Weekender: Art Excitement With Manetti Shrem, Mondavi Set for Exhibit and Shows

Museum and Mondavi Earn Distinctions for Design/Build

Museum Building with rainbow color accents
The Jan Shrem and Maria Manetti Shrem Museum of Art was named one of the top museum buildings built in the past 100 years by ARTNews. And, they have a new exhibition opening Thursday. (Gregory Urquiaga/UC Davis)

This weekend, you can park in one parking lot (the Gateway Parking Structure) and get all the arts you need at UC Davis. (But plan ahead.)  And, there is a lot more art excitement now and in the near future in the region. Wynton Marsalis comes to campus next week, too. 

Manetti Shrem named one of the best museums in past 100 years; exhibit opens too

It's an exciting weekend for the Manetti Shrem, as their winter exhibition opens they have also been penned in a recent article by ARTnews. The publication names the Jan Shrem and Maria Manetti Shrem Museum of Art as one of the 25 best museum buildings of the past 100 years. The article looked at museums from around the world that proposed strange, new possibilities for how a museum ought to look — and, in some cases, changed the cultural landscape altogether. Read about Manetti Shrem here

Don’t forget, the museum opens this Thursday too, with both some of the older art that helped make UC Davis famous for art  — and newer art, as they showcase showcase early works by renowned artists William T. Wiley and Mary Heilmann.. Read more about their exhibitions here.

The building’s main focal point is an undulating canopy comprising grids of stretched aluminum beams that cascades over the roof and also shades some outdoor spaces. — ARTnews

This weekend at Mondavi

Circa brings acrobatics Friday; Mondavi honored as performance space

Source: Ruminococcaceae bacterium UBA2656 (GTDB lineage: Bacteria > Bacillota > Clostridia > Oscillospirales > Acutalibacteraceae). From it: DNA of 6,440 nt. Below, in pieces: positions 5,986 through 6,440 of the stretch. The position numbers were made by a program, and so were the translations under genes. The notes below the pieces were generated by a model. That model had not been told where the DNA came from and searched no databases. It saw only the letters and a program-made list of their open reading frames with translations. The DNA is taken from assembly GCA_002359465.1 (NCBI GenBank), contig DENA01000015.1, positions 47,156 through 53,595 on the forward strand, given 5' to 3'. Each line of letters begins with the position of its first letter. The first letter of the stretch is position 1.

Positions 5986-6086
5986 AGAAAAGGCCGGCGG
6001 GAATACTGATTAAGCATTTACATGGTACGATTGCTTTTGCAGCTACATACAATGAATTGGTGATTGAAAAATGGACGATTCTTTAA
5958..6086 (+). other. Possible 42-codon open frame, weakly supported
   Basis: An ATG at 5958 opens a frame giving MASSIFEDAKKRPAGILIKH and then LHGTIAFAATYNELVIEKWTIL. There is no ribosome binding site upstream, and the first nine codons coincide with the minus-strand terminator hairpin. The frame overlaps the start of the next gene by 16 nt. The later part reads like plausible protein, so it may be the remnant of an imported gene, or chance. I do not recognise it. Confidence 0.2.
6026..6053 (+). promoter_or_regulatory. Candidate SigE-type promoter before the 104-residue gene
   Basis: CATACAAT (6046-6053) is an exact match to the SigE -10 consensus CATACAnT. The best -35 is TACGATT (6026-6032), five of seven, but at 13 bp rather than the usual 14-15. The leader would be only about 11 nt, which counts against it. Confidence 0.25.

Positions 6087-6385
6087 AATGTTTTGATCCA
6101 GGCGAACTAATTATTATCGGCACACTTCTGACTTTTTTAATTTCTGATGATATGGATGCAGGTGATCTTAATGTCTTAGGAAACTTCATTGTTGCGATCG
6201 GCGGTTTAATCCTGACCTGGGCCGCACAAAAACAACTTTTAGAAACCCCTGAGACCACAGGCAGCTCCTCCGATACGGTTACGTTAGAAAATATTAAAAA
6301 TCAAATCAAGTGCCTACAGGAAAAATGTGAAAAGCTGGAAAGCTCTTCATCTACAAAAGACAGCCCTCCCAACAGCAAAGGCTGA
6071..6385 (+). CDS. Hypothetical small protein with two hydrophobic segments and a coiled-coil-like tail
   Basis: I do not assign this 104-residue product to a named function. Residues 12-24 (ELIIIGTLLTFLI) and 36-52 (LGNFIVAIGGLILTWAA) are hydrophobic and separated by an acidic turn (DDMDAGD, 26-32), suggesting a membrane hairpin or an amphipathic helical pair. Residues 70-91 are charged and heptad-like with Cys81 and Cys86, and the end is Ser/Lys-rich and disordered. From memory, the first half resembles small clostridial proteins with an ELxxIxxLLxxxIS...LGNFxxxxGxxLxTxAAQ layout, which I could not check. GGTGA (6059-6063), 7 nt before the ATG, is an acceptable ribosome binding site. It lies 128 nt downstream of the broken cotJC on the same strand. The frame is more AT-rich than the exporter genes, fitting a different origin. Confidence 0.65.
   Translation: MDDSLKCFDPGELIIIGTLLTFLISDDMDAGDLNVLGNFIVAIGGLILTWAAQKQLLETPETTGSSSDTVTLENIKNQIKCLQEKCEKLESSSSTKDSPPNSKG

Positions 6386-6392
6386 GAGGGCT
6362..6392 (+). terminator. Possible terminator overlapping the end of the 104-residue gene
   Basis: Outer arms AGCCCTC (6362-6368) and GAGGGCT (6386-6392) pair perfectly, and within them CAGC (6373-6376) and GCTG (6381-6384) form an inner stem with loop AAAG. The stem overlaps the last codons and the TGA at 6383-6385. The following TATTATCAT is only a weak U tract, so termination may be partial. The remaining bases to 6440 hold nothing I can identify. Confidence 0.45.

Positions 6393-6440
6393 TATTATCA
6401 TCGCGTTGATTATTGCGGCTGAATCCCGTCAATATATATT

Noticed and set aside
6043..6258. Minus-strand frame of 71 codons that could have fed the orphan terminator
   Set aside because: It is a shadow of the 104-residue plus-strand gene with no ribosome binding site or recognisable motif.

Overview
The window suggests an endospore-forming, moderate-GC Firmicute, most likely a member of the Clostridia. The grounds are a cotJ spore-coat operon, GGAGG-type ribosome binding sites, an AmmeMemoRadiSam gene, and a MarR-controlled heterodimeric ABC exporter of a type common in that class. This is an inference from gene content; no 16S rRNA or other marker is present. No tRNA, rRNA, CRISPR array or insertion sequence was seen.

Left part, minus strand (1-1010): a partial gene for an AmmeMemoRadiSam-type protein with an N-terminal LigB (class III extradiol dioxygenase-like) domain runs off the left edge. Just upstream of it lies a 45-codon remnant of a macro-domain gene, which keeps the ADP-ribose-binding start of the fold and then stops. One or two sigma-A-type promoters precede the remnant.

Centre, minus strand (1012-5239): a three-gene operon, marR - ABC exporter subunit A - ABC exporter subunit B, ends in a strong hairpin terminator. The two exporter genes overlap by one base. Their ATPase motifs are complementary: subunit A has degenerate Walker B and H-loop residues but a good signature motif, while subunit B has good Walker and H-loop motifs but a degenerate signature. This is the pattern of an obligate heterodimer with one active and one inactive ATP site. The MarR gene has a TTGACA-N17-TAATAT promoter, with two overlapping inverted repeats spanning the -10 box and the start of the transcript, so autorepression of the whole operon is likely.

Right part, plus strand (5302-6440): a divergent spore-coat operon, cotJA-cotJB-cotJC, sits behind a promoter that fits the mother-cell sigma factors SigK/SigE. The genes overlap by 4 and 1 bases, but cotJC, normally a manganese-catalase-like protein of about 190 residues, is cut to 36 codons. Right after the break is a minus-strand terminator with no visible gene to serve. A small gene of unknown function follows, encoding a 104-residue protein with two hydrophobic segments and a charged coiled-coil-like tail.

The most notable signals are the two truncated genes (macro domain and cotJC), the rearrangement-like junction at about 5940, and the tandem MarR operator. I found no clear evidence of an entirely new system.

Jan. 28, 7:30 p.m.

This just in a press time. The Mondavi has been honored as one of the top performance spaces in California. Read more about it here.

Clad in sandstone tiles, this eye-catching structure on the UC Davis campus is as grand and modern an arts venue as any in the state. 

And then there's the performances. A symphony of acrobatics, sound and light, Humans 2.0 is next level circus by Circa.

Ten bodies appear in a flash of light. They move in harmony for a fleeting moment and then descend into a sinuous trance. Towers grow and decay, bodies leap and are caught, as physical limits are pushed to their extreme. Can we ever find a perfect balance or is adapting to constant change the only way forward?

This next chapter of Circa’s internationally acclaimed Humans is a tightly woven choreography of bodies, pulsing with music by composer Ori Lichtik and revealed in Paul Jackson’s dramatic lighting. Created by circus visionary Yaron Lifschitz, Humans 2.0 is intimate, primal and deeply engaged with the challenge of being human.

Read more about the costumes here. 

Find more information and purchase tickets here

String Quartet
The Alexander String Quartet is always a popular show at Mondavi. They'll be here again Sunday. (Courtesy photo)

Alexander String Quartet with Robert Greenberg Sunday